Figure 2: (a and b) Pre op CT with horizontal fracture of C1 demonstrating retropulsion of the fractured C1 arch behind the dens of C2. (c) Pre- op X Ray demonstrating the fracture. (d) Post op 3D reconstruction of CT scan showing occipito cervical fusion

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   Discussion Top

C1 fractures are a relatively rare fracture of the spinal column. Mechanisms of injury include motor vehicle collisions, falls, and athletic injuries.[5] Anatomically, fractures of the atlas can be classified as vertical or horizontal based on the mechanism of injury. From a surgeon's perspective, it would be convenient to group them as stable and unstable fractures which direct their management. Vertical fractures involve the anterior or posterior arch with/without the involvement of the lateral mass. Jefferson's fracture, the most commonly described fracture, involves a burst fracture of the arch caused by an axial loading force.[2],[3] Stability is contributed by the numerous ligamentous structures that anchor the C1–C2 and the base of the occiput. A disruption of the transverse atlantoaxial ligament remains an essential factor in labeling a C1 fracture unstable necessitating surgical fixation.[1] Horizontal fractures of the atlas are relatively uncommon and are not mentioned in conventional classification systems. They are caused by hyperextension injuries of the neck and may occur in isolation or with fractures of the axis or the base of the skull. Stewart et al. reported that 70% of the cases are associated with fractures of the dens.[4]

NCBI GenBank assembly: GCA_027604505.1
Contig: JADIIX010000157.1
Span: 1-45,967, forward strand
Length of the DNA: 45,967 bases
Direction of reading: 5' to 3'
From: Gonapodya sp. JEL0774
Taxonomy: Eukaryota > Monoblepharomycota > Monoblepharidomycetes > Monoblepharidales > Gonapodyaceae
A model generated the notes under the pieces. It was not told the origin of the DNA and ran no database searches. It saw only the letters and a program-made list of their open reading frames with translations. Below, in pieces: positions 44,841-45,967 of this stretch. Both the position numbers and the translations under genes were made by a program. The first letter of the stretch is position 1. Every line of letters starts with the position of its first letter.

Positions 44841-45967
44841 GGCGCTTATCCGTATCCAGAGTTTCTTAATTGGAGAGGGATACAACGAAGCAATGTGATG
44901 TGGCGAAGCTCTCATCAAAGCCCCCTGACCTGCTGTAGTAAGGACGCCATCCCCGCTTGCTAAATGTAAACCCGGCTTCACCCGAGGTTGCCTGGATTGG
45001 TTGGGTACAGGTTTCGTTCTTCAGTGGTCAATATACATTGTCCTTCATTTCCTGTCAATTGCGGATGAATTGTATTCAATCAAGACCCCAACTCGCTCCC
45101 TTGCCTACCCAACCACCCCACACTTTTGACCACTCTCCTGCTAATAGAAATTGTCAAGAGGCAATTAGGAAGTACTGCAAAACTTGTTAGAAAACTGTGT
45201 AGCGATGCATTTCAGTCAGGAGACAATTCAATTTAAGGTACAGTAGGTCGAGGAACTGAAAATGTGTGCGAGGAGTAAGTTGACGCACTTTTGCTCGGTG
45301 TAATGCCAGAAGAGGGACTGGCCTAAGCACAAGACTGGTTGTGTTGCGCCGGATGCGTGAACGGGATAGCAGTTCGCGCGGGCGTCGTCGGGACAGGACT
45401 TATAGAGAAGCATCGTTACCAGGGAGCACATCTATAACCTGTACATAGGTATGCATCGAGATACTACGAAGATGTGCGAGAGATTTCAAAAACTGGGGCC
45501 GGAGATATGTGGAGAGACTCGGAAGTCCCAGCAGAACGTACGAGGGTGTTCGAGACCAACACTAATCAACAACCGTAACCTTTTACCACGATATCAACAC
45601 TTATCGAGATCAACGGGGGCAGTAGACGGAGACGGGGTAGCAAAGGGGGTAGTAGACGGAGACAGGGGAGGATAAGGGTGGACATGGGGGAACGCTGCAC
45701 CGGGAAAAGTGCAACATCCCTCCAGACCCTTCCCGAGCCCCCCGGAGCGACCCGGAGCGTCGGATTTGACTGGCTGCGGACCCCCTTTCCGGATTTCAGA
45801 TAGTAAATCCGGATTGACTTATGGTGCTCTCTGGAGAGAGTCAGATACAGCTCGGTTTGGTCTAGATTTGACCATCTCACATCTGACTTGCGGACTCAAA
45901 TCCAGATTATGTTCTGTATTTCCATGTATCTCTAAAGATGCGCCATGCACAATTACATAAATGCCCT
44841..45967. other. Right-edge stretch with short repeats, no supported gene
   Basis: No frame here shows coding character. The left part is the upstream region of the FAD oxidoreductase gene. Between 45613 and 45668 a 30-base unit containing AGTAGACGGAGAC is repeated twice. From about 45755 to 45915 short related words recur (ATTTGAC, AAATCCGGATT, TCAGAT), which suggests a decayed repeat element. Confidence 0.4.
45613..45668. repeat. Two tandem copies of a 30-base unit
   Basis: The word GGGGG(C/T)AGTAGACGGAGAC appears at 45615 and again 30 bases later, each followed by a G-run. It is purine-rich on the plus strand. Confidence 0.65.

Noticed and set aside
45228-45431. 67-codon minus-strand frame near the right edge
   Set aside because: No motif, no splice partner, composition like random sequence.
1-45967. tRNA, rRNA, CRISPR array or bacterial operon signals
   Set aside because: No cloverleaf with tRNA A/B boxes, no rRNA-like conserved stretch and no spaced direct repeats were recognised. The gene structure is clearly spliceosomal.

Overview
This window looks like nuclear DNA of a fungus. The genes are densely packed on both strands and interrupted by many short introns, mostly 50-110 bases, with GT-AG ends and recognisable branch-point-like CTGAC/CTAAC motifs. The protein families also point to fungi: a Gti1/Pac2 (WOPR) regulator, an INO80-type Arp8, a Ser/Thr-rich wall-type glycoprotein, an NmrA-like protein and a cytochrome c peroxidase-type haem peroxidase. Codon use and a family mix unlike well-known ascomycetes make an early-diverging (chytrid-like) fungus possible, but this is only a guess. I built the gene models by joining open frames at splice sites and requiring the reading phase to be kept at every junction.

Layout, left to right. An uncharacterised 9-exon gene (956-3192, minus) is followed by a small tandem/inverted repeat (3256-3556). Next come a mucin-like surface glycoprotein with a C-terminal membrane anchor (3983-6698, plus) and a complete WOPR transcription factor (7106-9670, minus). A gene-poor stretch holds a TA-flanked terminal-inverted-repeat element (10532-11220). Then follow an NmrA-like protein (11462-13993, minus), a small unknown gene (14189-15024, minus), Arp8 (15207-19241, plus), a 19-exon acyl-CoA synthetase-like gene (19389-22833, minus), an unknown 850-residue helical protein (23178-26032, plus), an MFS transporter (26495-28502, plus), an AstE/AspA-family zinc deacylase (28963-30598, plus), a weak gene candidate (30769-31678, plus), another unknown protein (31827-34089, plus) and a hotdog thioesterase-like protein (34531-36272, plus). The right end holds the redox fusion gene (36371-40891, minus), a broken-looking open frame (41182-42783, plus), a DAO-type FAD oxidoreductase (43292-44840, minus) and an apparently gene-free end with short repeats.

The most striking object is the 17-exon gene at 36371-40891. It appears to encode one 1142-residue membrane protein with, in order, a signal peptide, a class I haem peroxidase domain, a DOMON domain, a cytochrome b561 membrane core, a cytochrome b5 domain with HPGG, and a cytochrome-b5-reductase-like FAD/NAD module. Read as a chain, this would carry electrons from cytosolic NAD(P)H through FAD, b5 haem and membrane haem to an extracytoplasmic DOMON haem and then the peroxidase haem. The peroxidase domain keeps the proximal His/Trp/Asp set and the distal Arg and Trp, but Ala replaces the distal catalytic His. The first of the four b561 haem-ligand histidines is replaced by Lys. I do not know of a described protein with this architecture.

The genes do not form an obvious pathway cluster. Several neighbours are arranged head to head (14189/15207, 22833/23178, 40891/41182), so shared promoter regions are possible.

The atlas is ring shaped and differs from other cervical vertebrae in that it lacks a body and spinous process. Two laterally placed lateral masses unite the anterior and posterior arches. The ventral surface of the anterior arch bears the anterior tubercle to which the anterior longitudinal ligament attaches. On either side of the anterior tubercle are two large hallows which serve as an attachment to the superior oblique portion of the longus colli muscle.[4] The anterior atlantooccipital membrane courses from the superior surface of the anterior arch to the foramen magnum.[2] In a hyperextension injury, the inferior portion of the anterior arch of C1 may be pulled caudally due to contraction of the longus colli leading to a bony avulsion and a horizontal fracture pattern.[4],[6] With the neck in extension, the atlas usually rides on the dens. Thus, it is possible for the dens to shear off the inferior margin of the anterior arch of the atlas. In one of our cases, excessive hyperextension resulted in the displacement of C1 behind the C2 (Case 2). Few cases have also been reported following direct oropharyngeal trauma.[7] The instability of horizontal fractures is attributed to the degree of disruption of ligamentous structures around them.